I was under the assumption that a circular polarizing filter would filter circularly polarized light. I now understand that what is commonly called a circular polarizing filter only filters based on linear polarization - and then makes the linearly polarized light circularly polarized.

Surely it must also be possible to build a filter that removes light polarized with a certain spin direction. Does such a thing exist for photographic use (or other use) and what would be the effect of using one?

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    This might get better answers on the Physics site.... – mattdm Feb 26 '12 at 14:26
  • Very interesting question. What type of application did you have in mind? – dpollitt Feb 26 '12 at 17:30
  • @mattdm, I'm interested in potential photographic applications though, not electromagnetic theory for its own sake. – SoftMemes Feb 26 '12 at 18:34
  • @dpollitt, I'm not sure, but normal polarization filters can be used for so much more than "removing reflections from sunlight", for example removing (or boosting) direct reflections from a specific polarized light source such as a flash. Maybe there's something that can be accomplished with non linear polarized light that cannot be done with "normal" polarized light? – SoftMemes Feb 26 '12 at 18:37
  • I think the physics people do applied physics as well. I'm not suggesting that this is off-topic, just that here you'll have to wait for a physicist who is into photography to come along. – mattdm Feb 26 '12 at 18:48

As the photographic circular polarization filter is a polarization filter combined with a λ/4-plate, which converts the linearly polarized light to circularly polarized light, you can simply turn the filter around and you'll get a filter that filters for one direction of circularly polarized light and makes the result linearly polarized.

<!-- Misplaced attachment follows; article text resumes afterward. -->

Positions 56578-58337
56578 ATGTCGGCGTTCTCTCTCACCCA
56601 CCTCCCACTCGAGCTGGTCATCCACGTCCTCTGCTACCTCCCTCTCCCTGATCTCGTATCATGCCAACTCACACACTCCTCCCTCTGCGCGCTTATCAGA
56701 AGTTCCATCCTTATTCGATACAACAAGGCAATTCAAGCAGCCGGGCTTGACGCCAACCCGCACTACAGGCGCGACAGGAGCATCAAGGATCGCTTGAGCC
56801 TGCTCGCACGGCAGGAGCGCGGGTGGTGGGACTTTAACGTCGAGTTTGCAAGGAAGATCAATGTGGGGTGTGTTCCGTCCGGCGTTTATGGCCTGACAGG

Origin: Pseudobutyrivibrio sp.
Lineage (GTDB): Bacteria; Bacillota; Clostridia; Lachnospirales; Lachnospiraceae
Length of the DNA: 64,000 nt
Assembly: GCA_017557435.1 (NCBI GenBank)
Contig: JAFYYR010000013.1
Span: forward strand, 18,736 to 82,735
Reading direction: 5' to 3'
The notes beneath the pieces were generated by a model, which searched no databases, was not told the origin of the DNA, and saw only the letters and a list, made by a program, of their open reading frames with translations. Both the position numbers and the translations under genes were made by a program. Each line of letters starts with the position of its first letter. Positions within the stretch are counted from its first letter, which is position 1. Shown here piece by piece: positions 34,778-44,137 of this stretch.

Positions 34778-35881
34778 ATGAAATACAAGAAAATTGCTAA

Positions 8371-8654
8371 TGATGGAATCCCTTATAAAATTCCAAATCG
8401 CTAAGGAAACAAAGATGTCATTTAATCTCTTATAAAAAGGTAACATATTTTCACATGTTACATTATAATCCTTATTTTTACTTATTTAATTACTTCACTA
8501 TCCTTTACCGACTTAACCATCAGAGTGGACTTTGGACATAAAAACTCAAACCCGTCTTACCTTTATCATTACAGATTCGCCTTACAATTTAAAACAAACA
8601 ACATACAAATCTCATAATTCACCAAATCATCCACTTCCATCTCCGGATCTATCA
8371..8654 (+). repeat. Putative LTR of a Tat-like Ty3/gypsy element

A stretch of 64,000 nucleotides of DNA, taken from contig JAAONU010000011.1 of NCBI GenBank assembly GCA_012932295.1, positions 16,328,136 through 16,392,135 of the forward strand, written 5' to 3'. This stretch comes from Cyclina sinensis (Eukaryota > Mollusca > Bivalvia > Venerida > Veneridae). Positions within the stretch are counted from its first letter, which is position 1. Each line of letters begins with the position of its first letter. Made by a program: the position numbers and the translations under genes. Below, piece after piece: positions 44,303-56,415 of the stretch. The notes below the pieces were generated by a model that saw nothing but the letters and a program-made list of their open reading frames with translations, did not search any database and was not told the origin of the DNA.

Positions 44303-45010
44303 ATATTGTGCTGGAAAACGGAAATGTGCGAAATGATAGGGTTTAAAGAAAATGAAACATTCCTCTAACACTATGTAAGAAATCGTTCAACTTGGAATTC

However, as the light that is reflected from an appropriate surface (like glass or water) is linearly polarized, there wouldn't be much use for such a filter, except maybe to take pictures of a 3D movie in a cinema (which uses circular polarization), of which the cinema guys probably wouldn't approve.

In addition, you'd have to put another filter (in the "normal" direction) behind it to convert it back to cirularly polarized light because the linearly polarized light confuses the autofocus sensors of some cameras.

  • Is it really at simple as turning a circular polarizing filter around would make it filter based on circular polarization? Would this not, rather than filtering based on rotational direction arbitrarily filter based on the phase the photo happened to be in when it hit the first layer? – SoftMemes Feb 26 '12 at 18:34
  • Yes, it's that simple, see upload.wikimedia.org/wikipedia/commons/thumb/0/09/… And in general, don't try to look at polarization as a movement that can be frozen by having a very short shutter speed, it just doesn't work that way. :) – AndreKR Feb 26 '12 at 18:42
  • That picture shows light of specific polarization being converted from circularly polarized light and back, it does however say nothing about what the quarter wave plat would do to light of other polarizations, can you please elaborate? – SoftMemes Feb 26 '12 at 18:54
  • As the plate works both ways, any linear polarized light will be converted to circular polarized light, which is not affected by the linear polarization filter in any angle-dependent way. – AndreKR Feb 26 '12 at 19:10
  • but light isn't necessarily one or the other. Linearly polarized is just one extreme example of polarization. – SoftMemes Feb 26 '12 at 20:21

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